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Ebola vaccinations begin in rural Congo after deadly outbreak

THE World Health Organisation says the next few weeks are crucial in determining whether the outbreak can be brought under control.
EBOLA vaccinations will begin Monday in the two rural areas of Congo where the latest deadly outbreak was declared this month, the health ministry said overnight, as the number of confirmed ebola cases rose to 35, including 10 deaths.
A vaccination campaign is already under way in Mbandaka, the city of 1.2 million on the Congo River where four ebola cases have been confirmed.
About 100 health workers have been vaccinated there as frontline workers face high risk from the virus, which is spread via contact with the bodily fluids of those infected, including the dead.
Passengers wait to have their temperature taken by health care workers at Ngobila Beach in Kinshasa, Democratic Republic of Congo.
The vaccination campaign will begin Monday in the rural areas of Bikoro and Iboko in the country’s northwest, health ministry spokeswoman Jessica Ilunga told The Associated Press.
“The health minister can be found at this moment in Bikoro for assessing the preparations for the vaccination campaign,” Ilunga said.
Of the 10 confirmed ebola deaths, five have occurred in Bikoro, two in Iboko and three in the Wangata area of Mbandaka.
In addition to the confirmed ebola cases there are also 13 probable cases and six suspected ones, the health ministry said.
The World Health Organisation emergencies chief has said the next few weeks are crucial in determining whether the outbreak can be brought under control. Complicating factors include its spread to a major city, the fact that health workers have been infected and the existence of three or four “separate epicentres” that make finding and monitoring contacts of infected people more difficult.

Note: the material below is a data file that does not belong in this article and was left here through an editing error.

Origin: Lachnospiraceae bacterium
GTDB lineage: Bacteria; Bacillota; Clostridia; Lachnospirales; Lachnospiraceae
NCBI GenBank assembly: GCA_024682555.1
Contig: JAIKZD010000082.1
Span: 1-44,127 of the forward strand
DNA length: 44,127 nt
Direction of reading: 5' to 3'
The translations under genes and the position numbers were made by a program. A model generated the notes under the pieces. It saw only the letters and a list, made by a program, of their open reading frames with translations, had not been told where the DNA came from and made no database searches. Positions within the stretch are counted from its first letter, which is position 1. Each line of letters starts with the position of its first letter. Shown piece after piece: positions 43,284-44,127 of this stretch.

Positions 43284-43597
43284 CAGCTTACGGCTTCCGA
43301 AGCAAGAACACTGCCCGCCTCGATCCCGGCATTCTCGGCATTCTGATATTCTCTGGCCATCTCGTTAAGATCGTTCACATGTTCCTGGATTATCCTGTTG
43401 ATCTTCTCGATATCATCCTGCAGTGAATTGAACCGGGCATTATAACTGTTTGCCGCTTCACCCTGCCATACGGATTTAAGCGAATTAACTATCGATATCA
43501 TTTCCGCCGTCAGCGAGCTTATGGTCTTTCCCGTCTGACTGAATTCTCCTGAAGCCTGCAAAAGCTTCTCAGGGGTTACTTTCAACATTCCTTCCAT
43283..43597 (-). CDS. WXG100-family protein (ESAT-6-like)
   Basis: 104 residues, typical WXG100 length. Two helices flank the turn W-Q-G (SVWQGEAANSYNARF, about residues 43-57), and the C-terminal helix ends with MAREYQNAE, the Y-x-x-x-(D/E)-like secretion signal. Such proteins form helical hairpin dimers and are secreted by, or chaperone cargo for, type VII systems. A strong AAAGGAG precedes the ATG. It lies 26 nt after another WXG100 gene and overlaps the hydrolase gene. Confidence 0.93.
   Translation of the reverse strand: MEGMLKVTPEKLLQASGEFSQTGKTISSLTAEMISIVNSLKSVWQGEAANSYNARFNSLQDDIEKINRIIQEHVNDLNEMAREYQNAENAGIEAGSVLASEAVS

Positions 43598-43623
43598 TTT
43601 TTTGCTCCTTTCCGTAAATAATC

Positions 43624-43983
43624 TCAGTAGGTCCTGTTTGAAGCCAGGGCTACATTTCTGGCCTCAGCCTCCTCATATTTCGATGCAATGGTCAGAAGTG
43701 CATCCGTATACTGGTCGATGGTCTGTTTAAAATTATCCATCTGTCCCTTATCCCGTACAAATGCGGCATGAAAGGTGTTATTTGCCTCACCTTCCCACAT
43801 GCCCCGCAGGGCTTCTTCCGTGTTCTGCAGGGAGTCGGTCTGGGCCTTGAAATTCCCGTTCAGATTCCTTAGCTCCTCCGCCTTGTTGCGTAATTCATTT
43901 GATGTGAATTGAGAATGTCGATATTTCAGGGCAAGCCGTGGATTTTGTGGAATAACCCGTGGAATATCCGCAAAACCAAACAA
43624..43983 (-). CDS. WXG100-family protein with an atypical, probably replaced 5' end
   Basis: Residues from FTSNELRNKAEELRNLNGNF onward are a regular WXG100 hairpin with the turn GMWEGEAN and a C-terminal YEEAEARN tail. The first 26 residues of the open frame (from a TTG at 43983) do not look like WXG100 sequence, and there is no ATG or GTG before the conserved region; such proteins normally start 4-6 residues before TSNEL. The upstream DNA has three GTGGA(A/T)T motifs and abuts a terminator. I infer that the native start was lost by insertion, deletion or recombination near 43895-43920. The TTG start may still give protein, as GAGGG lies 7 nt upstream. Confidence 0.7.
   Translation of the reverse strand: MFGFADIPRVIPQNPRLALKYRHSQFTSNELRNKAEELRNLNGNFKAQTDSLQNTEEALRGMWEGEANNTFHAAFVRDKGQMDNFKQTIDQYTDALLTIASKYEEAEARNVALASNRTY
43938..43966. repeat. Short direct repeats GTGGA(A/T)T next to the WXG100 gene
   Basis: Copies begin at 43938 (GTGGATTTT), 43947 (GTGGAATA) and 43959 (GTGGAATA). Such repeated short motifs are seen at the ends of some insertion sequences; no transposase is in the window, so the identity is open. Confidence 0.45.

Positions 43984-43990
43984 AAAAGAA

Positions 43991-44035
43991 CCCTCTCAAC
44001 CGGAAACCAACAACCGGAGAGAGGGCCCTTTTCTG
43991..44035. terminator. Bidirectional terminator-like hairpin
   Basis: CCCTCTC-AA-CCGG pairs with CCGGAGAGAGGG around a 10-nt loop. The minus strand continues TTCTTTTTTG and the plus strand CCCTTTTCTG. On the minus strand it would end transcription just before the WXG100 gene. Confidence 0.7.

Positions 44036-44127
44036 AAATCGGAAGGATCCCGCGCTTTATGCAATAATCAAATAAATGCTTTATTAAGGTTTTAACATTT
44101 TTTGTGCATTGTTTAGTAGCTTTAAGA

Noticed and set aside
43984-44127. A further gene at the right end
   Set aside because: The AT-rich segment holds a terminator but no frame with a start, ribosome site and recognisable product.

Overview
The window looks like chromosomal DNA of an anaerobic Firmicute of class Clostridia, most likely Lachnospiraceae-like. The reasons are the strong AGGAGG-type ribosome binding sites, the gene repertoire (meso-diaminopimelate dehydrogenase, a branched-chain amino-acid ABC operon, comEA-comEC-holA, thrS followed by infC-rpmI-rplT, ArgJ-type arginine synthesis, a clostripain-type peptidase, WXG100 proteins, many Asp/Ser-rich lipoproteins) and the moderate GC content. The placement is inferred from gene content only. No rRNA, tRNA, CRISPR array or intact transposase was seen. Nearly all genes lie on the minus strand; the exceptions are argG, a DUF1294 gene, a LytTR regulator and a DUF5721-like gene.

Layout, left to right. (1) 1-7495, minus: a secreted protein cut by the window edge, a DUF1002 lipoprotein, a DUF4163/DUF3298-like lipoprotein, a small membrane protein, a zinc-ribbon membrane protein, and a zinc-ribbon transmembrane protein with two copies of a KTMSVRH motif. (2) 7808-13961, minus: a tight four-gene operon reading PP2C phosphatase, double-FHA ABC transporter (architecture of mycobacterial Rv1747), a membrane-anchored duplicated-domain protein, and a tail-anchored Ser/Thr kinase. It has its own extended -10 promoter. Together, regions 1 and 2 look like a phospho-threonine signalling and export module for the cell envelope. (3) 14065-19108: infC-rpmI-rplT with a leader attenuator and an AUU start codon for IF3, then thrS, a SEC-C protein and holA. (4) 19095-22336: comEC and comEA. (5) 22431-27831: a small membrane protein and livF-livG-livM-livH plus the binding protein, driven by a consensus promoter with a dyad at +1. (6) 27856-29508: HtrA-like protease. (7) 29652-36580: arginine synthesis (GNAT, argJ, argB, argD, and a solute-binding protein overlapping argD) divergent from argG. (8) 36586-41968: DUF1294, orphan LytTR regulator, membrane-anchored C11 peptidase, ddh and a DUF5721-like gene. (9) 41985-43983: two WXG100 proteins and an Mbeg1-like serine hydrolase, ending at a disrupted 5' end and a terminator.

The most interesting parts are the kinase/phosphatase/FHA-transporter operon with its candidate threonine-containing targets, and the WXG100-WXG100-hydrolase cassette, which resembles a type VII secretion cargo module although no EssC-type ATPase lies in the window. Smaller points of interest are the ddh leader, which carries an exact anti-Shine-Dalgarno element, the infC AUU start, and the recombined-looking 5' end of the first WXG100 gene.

WHO Director-General Tedros Adhanom Ghebreyesus told a meeting in Geneva on Saturday that “I am personally committed to ensuring that we do everything we can to stop this outbreak as soon as possible.”
This is Congo’s ninth ebola outbreak since 1976, when the haemorrhagic fever was first identified.
There is no specific treatment for ebola. Symptoms include fever, vomiting, diarrhoea, muscle pain and at times internal and external bleeding. The virus can be fatal in up to 90 per cent of cases, depending on the strain.
WHO is using a “ring vaccination” approach, targeting the contacts of people infected or suspected of infection and then the contacts of those people. More than 600 contacts have been identified.
WHO also is accelerating efforts with nine neighbouring countries to try to prevent the ebola outbreak from spreading there, saying the regional risk is high. It has warned against international travel and trade restrictions. ATP – RTS – EP

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